Thomas Redvyn and his wife Emily traveled to North America in the late seventeenth century from Europe. Thomas came from a wealthy family in England (Lord Redvyn family), while Emily had claimed to be Irish-born and poor. They first settled in Massachusetts and joined a Puritan community to escape persecution for their religious beliefs. Since the Redvyn family had money, Thomas and Emily fit right in with the leadership circle of the community. During September 1692, two families reported missing children, aged 5 and 6. Late one night that same month, Thomas saw Emily carrying the Allan family newborn baby inside their barn. After a confrontation, Emily was able to convince Thomas that she possessed powers and abilities beyond his wildest dreams. Knowing he had no choice, Thomas reluctantly went along with Emily’s plan and for the time being was able to keep her secret. A month-long investigation by community leaders on the missing children led them to discover the bloody blanket of a child in Thomas and Emily’s barn. In October 1692 Emily Redvyn was officially accused of kidnapping and murder. By the time the townsfolk arrived at the Redvyn residence to place her under arrest, both Thomas and Emily had already escaped.
The Redvyn name popped up again in Virginia many years later….
A small facility named Providence Home for Wayward Children was founded in Hanover County in 1781. The founder’s name was Emily Redvyn. No one at the time knew of the Redvyn name or it’s history in Massachusetts, and Emily was described as young and vibrant. Providence was known to accept children who were abandoned, those with mental and physical handicaps, addictions, or just needing guidance. A few years went by and reports of missing children began to spread throughout the settlements in the area. Emily Redvyn was eventually arrested and sentenced to death for practicing witchcraft. The townsfolk first tried drowning her in a nearby lake without much success. She was then hanged from a tree. When a pulse was still found on her body, she was set on fire, decapitated, and disemboweled. Her remains were buried under the tree in which she hung. As the townsfolk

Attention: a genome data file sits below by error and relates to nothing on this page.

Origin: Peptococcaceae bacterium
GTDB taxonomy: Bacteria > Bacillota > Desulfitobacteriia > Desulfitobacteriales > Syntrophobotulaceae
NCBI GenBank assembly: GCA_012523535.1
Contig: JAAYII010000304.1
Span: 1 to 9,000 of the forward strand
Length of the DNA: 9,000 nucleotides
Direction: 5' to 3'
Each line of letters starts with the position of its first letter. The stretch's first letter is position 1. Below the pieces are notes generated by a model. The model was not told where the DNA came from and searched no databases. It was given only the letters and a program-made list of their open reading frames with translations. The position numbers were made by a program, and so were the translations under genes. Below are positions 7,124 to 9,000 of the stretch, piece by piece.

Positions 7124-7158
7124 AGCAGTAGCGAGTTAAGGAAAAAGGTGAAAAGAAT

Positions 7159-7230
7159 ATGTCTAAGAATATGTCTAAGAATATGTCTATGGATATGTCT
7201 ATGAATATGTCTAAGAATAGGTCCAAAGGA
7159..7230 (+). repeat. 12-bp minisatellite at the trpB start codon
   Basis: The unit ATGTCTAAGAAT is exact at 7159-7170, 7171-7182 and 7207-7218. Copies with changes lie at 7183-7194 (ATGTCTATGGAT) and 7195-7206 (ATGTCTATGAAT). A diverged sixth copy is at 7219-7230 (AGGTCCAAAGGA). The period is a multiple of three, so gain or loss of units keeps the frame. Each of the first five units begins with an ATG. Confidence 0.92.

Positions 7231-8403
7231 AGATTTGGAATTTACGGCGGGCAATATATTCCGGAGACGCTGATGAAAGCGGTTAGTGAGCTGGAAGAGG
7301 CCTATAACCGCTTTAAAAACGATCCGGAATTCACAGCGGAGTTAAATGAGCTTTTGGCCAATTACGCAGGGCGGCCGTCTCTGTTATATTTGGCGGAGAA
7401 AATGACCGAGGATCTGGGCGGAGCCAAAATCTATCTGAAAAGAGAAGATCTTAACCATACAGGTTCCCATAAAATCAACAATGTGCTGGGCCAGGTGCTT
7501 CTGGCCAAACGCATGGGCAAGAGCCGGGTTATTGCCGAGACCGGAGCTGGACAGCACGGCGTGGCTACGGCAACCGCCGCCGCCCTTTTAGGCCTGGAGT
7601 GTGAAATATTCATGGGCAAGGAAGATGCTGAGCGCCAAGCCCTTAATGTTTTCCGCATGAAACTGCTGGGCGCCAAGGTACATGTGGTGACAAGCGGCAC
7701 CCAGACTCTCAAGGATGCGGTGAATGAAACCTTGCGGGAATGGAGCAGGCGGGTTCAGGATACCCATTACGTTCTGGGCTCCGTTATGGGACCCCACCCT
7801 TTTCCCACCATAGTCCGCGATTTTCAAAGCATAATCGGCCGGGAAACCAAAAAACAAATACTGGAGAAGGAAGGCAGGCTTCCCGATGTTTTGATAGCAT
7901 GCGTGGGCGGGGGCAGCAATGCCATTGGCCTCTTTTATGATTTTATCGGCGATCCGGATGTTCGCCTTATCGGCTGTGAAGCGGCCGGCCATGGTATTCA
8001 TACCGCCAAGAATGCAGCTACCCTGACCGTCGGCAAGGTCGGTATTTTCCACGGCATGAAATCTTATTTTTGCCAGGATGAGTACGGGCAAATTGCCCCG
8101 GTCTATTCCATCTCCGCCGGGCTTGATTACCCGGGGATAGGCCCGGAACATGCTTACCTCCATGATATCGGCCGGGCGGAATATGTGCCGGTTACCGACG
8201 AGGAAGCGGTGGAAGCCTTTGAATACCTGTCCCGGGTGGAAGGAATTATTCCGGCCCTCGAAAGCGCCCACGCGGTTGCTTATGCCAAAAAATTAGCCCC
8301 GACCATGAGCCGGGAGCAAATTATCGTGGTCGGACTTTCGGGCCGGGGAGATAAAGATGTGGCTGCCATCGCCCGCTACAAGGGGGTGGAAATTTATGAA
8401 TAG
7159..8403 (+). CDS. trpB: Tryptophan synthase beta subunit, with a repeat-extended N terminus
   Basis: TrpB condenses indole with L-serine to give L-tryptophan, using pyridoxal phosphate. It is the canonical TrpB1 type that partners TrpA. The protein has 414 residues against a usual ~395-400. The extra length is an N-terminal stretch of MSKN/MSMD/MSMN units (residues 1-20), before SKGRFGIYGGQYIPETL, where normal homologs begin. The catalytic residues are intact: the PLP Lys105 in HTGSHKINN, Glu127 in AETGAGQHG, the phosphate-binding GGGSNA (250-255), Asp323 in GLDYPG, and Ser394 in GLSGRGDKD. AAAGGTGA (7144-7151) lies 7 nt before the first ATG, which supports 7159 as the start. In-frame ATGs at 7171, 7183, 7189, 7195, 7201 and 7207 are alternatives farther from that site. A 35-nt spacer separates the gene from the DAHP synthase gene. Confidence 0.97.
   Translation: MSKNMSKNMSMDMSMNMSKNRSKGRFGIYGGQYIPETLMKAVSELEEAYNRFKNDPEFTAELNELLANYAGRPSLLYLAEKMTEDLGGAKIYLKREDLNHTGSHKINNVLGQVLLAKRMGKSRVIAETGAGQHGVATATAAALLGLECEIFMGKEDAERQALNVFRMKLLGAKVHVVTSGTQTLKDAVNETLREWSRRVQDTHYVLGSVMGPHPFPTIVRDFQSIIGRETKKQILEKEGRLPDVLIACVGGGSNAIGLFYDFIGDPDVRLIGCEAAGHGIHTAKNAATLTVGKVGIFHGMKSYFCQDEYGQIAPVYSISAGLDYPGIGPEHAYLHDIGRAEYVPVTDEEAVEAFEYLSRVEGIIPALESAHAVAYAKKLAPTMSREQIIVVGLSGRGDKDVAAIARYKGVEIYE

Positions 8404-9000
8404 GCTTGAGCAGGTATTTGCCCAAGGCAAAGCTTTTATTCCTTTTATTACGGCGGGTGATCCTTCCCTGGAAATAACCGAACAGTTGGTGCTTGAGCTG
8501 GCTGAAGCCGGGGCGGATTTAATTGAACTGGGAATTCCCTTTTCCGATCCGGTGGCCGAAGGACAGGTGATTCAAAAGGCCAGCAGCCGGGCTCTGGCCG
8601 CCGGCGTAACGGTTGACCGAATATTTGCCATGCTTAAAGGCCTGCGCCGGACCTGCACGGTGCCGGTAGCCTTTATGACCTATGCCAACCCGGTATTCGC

ransacked her residence and went through her possessions, they found a book of spells. A local preacher, using what knowledge he gained from the book, was able to trap Emily’s soul from possessing any person or creature, forever encapsulating her in the void. Witches at the time were known to possess rabbits, not black cats, so all rabbits in the area were hunted and slaughtered, with their remains hung from Emily’s tree. It’s said the field where Emily’s body was buried was covered in red for days following her execution.
In 2016 a local scientific research organization, while investigating a Richmond-based cult calling themselves The Order of Red Vein, stumbled upon the story of Emily Redvyn and began piecing together her malevolent history. Through their research, they discovered the location of the old Providence House, including Emily’s tree and her final resting place, at Hanover Vegetable Farm in Hanover County. In October 2016 the group will start giving historical tours of the area with the hope that they’ll finally be able to tell the true history behind Emily Redvyn.